Dozens of student candidates from the Nishnawbe Aski Nation — a vast area of northern Ontario larger than Germany that is made up of 49 tiny, remote aboriginal communities — applied for the job-shadowing program.

The students chosen say that following in the footsteps of senior executives produced valuable skills and lessons they realize they will have to further hone to have successful careers.

But it's not just students who need to learn those skills and lessons, their executive mentors said. These are the very same things that they look for in job candidates, who would be wise to keep them in mind.

Here are some of those takeaway lessons.

Big or small, the team is all
"I never realized how well people can work together when they are all comfortable with each other," Ms. Moonias says. "I was told that, even if you have all the qualifications, you don't get hired unless you fit into the team."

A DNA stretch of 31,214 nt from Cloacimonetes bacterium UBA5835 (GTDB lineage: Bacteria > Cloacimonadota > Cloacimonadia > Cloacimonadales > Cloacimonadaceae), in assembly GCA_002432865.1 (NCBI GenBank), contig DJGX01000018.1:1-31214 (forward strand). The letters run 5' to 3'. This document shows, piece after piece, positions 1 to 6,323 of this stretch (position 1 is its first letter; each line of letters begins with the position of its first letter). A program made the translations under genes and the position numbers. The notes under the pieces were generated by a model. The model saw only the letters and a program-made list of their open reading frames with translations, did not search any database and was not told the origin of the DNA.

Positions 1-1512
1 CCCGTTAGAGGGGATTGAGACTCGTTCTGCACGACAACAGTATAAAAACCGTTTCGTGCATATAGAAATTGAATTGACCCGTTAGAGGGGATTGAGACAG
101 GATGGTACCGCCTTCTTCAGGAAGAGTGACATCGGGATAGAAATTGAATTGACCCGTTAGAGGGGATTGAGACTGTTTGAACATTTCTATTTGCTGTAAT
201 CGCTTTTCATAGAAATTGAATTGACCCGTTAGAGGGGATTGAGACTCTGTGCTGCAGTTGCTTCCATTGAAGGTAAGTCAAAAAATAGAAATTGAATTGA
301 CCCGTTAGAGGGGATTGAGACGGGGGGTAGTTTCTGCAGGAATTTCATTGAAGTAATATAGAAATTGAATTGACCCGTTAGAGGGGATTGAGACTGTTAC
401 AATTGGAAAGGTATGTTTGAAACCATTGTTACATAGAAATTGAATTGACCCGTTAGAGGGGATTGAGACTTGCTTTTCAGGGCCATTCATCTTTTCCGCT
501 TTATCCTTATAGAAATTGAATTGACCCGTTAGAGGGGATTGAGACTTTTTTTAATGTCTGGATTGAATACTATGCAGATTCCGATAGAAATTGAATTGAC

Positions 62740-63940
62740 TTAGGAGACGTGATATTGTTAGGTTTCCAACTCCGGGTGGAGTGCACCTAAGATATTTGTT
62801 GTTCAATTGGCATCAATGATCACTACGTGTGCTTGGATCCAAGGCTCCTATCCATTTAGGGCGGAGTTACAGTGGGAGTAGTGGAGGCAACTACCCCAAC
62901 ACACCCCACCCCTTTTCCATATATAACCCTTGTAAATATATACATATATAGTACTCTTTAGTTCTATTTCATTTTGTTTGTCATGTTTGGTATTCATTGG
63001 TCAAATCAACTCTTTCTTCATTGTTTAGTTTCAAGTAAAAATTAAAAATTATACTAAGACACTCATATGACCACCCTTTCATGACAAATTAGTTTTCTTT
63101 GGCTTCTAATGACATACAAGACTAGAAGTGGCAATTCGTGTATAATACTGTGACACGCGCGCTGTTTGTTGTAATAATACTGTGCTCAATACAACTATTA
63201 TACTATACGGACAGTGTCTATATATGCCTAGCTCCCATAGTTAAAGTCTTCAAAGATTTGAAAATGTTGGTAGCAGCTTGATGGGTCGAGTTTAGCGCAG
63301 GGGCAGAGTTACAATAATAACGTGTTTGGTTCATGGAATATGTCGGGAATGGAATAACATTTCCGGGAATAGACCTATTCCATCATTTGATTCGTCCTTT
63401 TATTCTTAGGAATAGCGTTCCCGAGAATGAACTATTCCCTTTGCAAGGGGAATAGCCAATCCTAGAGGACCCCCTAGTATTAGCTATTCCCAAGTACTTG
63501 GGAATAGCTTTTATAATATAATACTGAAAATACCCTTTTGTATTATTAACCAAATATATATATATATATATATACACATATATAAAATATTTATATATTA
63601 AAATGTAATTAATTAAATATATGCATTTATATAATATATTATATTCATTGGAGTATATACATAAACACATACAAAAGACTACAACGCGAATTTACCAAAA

Ms. Pereira says she considers compatibility so crucial that people seeking jobs at Globalmaxx get their first interviews with staff members they'd have to work with.

"For me that's important because it means I don't have to spend my time dealing with personality conflicts," she says. "If they qualify as compatible, then we go to the the next step of looking at their technical expertise."

Team work and compatibility are even more important at large, international organizations where people work together across borders and time zones, adds Erik Sande, vice-president of marketing for HSBC Bank Canada in Toronto, who was shadowed by Vivian Miranda Kakepetum, 23, of the Sandy Lake First Nation, 700 km. north of Thunder Bay.